U.S. panel votes yes on 'break 'em up' antitrust bill


FILE PHOTO: The logos of Amazon, Apple, Facebook and Google in a combination photo.

WASHINGTON (Reuters) -The U.S. House of Representatives Judiciary Committee voted on Thursday to require Big Tech platforms to choose between running a platform and competing on it, wrapping up two days of votes that saw the approval of four measures directly aimed at reining in the power of some of the country's most successful companies.

The bill passed the committee on a vote of 21-20.

Representative David Cicilline, chair of the antitrust subcommittee, said the bill was needed because the tech giants had not played fairly. "Google, Amazon and Apple each favor their own products in search results, giving themselves an unfair advantage over competitors," he said.

In other votes on Wednesday and Thursday, the committee approved bills to prohibit platforms like Amazon.com Inc from disadvantaging rivals who use their platform and to require big tech companies contemplating mergers to show that they are legal, rather than requiring antitrust enforcers to prove that they are not. It also approved a measure to require platforms to allow users to transfer their data elsewhere

Asked about the package of bills, House Speaker Nancy Pelosi, a California Democrat, said there was concern in both parties about the tech giants. "This legislation attempts to address that in the interest of fairness, in the interest of competition, and the interest of meeting the needs of people whose privacy, whose data and all the rest is at the mercy of these tech companies," she said.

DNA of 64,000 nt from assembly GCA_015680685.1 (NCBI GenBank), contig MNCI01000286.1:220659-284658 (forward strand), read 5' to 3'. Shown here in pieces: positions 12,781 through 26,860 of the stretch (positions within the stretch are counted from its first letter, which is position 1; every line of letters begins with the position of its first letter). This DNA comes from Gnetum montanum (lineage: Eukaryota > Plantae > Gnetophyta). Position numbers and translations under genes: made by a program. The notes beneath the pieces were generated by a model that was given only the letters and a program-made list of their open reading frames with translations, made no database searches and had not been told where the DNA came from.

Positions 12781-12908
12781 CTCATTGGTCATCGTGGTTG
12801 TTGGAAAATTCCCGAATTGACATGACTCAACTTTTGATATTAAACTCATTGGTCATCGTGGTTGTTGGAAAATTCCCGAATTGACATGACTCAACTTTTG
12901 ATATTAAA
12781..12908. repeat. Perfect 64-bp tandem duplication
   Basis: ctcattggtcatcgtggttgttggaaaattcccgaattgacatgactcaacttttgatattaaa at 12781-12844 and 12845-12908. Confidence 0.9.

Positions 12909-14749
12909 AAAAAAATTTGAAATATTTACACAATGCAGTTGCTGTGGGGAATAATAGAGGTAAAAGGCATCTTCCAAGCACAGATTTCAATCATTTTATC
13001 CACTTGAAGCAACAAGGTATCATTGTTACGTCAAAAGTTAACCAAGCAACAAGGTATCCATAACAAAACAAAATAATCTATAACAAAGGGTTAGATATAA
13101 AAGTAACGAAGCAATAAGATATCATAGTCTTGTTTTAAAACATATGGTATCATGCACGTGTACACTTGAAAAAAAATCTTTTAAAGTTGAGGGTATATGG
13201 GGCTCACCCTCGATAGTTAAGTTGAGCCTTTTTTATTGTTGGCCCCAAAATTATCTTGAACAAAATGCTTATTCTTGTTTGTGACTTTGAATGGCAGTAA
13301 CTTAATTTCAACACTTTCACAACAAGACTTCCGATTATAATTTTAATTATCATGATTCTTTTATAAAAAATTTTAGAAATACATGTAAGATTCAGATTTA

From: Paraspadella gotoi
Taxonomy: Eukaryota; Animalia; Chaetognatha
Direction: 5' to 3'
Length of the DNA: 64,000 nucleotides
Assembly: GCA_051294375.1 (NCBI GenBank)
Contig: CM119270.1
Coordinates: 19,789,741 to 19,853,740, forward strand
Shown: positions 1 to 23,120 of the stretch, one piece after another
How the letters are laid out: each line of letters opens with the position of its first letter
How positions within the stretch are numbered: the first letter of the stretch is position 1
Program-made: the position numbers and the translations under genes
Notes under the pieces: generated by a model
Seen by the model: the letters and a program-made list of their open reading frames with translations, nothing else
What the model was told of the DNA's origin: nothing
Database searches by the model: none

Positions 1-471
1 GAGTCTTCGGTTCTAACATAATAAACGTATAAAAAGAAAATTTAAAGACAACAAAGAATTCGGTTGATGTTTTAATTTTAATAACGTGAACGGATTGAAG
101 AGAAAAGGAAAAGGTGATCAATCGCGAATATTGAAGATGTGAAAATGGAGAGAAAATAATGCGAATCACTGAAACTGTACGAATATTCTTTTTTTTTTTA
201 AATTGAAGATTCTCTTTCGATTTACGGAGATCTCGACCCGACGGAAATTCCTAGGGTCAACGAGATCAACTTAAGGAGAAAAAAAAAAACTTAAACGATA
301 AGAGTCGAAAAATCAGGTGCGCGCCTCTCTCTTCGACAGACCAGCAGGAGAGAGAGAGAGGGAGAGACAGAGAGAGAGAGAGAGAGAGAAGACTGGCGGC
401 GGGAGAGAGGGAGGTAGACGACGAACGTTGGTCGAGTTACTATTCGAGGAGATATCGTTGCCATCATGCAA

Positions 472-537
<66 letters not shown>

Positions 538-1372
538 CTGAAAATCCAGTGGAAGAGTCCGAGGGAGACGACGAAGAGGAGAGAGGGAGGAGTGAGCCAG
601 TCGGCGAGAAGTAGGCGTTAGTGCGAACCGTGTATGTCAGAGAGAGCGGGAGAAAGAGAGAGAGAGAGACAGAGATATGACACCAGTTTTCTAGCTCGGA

There has been opposition to the anti-tech measures from the U.S. Chamber of Commerce, Amazon, Apple Inc, Facebook Inc and Alphabet Inc's Google, and there is no certainty that any of them will become law.

Lawmakers from both parties have expressed concern about the toughest legislation in the package.

The committee also voted to increase the budgets of the agencies enforcing antitrust law. A companion measure has passed the Senate. And the panel passed a bill to ensure that antitrust cases brought by state attorneys general remain in the court they select.

(Reporting by Diane Bartz; editing by Jonathan Oatis)

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